Kepler-186f takes the prize for being the first validated habitable and Earth-sized planet of a distant star. 500 light-years away, it’s known to be less than ten percent larger than Earth, although its mass is not known. Orbiting its star every 130 days, it’s roughly within the habitable zone.
Located 1,200 light-years away in the constellation Lyra, this super-Earth planet orbits its star every 267 days and is most certainly habitable. It’s also 40 percent larger than our planet, so there’s plenty of space to roam around.
Roughly 770 light-years away, this recently discovered planet is located in the constellation Cygnus. It’s a rocky planet orbiting a red dwarf star with a mass and radius much larger than Earth.
Just 14 light-years away, Wolf 1061c is one of the closest habitable planets to us. It’s in the Ophiucus constellation and orbits a red dwarf star every 18 days. But, it’s not very similar to Earth, being tidal locked and having a greater mass and size.
While this planet is estimated to be 60 percent larger than Earth, it and the star it orbits are very similar to our own. It orbits its star every 385 days and has the same temperature as ours, sitting right on the edge of the habitable zone.
This planet is potentially more habitable than our own. According to a paper published in Astrophysical Journal that compiled data to measure habitability, Earth’s habitability rating is 0.829, while Kepler-442b is 0.836. Unfortunately, this planet is 1,100 light years away, so unless we make super fast spaceships, we’re not getting there anytime soon.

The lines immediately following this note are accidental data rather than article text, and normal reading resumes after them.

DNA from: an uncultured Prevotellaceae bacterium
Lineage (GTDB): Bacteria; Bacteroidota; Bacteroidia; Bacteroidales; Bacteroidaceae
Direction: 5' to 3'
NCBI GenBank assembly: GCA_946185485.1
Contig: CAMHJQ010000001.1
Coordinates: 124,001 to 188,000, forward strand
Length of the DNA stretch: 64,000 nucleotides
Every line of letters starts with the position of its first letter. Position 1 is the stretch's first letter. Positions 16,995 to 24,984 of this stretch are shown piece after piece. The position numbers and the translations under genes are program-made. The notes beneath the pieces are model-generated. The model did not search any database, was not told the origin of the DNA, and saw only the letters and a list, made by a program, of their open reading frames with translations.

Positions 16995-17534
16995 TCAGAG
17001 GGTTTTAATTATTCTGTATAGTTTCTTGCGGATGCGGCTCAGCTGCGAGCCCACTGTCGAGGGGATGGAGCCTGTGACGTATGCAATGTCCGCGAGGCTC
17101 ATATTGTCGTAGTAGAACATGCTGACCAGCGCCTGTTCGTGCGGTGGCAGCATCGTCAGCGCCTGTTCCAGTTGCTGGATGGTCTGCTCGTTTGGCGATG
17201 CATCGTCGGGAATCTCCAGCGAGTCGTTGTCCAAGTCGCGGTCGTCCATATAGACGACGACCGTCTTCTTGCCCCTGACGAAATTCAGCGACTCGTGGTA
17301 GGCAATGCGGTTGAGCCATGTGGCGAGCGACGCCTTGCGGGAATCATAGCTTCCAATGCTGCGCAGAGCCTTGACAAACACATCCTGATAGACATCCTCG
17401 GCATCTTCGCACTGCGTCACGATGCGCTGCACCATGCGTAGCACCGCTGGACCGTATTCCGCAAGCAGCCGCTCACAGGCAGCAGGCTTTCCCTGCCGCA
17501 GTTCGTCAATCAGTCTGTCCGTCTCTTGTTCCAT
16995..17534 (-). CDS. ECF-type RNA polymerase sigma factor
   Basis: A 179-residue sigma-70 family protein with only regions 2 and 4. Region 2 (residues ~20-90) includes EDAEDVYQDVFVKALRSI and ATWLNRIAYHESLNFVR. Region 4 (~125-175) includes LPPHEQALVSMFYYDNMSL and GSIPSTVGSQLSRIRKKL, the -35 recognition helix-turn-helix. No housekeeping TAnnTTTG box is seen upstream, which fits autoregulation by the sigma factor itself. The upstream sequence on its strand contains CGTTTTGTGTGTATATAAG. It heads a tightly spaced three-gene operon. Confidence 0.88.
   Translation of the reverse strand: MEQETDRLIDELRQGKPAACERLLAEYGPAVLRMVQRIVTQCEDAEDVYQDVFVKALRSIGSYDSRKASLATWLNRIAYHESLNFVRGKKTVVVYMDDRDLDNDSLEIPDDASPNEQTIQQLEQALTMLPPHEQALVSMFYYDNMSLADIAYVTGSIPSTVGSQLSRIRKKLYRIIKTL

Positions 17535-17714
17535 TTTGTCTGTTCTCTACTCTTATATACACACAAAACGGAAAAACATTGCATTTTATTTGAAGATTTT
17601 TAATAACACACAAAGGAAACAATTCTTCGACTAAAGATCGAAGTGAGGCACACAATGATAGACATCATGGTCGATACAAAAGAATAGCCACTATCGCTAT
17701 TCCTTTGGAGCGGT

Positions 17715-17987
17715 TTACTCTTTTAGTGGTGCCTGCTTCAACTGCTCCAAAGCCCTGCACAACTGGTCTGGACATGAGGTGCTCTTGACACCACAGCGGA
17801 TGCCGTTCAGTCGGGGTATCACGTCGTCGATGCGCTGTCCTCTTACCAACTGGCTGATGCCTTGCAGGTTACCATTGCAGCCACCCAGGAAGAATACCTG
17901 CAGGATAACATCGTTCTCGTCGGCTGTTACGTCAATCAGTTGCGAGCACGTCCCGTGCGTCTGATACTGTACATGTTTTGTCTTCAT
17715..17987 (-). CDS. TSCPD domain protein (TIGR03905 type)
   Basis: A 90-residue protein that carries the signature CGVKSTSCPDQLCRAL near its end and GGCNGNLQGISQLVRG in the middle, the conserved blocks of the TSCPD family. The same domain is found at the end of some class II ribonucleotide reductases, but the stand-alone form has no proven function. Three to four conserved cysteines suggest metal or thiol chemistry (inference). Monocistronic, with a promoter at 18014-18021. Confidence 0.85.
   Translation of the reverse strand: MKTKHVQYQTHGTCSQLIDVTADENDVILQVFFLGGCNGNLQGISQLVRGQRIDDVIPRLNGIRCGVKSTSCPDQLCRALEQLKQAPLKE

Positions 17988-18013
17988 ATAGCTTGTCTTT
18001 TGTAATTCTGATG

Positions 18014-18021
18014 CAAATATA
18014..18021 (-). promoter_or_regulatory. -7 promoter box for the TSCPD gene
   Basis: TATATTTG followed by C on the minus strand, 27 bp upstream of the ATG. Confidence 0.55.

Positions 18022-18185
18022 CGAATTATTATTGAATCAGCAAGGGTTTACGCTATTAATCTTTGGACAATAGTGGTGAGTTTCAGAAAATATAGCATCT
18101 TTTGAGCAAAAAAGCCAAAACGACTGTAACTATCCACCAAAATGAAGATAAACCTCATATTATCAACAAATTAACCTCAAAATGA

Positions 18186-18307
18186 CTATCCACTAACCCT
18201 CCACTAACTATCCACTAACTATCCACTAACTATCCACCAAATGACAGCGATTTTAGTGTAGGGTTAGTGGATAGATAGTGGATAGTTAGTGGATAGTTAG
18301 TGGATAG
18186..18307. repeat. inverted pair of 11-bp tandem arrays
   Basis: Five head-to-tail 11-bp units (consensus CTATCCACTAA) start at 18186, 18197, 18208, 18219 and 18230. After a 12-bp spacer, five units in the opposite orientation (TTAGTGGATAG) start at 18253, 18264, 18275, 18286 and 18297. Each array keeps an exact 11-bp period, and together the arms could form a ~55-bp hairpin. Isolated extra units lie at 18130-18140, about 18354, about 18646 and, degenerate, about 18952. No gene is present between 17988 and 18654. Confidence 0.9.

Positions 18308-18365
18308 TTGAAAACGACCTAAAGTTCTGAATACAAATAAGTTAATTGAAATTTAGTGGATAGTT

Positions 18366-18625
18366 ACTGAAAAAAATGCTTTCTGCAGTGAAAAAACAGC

Gliese 667 Cc
Discovered in 2009, this planet is 23 light-years from Earth. While it’s habitable, it’s very different from our own planet. It has much greater gravity than Earth and the light from its red dwarf star is dimmer, making the planet far darker than our own.
Proxima Centauri b
Only four light-years away, Proxima Centauri b is 1.3 times the mass of Earth and is within the habitable zone. The surface would be a chilly -40 C and its red dwarf star could prove to be unstable, causing too much radiation for humans to handle. But with technology, it’s still a likely candidate for making a new home.
Mars is the closest semi-habitable planet to Earth. In fact, NASA is currently working to find ways to make it more habitable in the future, including sending out an artificial magnetic field to help bring back its atmosphere. With the right technology, Mars could easily become humanity’s new home.